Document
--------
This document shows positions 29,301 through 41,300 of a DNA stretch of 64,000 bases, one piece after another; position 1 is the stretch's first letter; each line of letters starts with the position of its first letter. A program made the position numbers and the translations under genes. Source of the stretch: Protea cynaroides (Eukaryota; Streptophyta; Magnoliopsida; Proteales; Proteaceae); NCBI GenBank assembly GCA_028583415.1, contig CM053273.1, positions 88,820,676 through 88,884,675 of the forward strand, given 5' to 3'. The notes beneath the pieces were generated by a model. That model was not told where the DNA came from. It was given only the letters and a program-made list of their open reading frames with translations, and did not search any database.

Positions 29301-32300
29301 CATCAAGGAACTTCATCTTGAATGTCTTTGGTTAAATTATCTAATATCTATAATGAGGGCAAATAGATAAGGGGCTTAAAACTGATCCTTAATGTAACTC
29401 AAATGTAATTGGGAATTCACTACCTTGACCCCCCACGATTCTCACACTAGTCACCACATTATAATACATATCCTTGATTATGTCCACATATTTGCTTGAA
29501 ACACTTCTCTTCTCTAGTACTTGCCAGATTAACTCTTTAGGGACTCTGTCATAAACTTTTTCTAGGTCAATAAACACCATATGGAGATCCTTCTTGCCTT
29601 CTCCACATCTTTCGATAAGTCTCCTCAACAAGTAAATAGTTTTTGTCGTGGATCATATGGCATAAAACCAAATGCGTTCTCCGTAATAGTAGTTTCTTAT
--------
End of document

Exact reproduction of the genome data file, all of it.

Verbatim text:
This document shows positions 29,301 through 41,300 of a DNA stretch of 64,000 bases, one piece after another; position 1 is the stretch's first letter; each line of letters starts with the position of its first letter. A program made the position numbers and the translations under genes. Source of the stretch: Protea cynaroides (Eukaryota; Streptophyta; Magnoliopsida; Proteales; Proteaceae); NCBI GenBank assembly GCA_028583415.1, contig CM053273.1, positions 88,820,676 through 88,884,675 of the forward strand, given 5' to 3'. The notes beneath the pieces were generated by a model. That model was not told where the DNA came from. It was given only the letters and a program-made list of their open reading frames with translations, and did not search any database.

Positions 29301-32300
29301 CATCAAGGAACTTCATCTTGAATGTCTTTGGTTAAATTATCTAATATCTATAATGAGGGCAAATAGATAAGGGGCTTAAAACTGATCCTTAATGTAACTC
29401 AAATGTAATTGGGAATTCACTACCTTGACCCCCCACGATTCTCACACTAGTCACCACATTATAATACATATCCTTGATTATGTCCACATATTTGCTTGAA
29501 ACACTTCTCTTCTCTAGTACTTGCCAGATTAACTCTTTAGGGACTCTGTCATAAACTTTTTCTAGGTCAATAAACACCATATGGAGATCCTTCTTGCCTT
29601 CTCCACATCTTTCGATAAGTCTCCTCAACAAGTAAATAGTTTTTGTCGTGGATCATATGGCATAAAACCAAATGCGTTCTCCGTAATAGTAGTTTCTTAT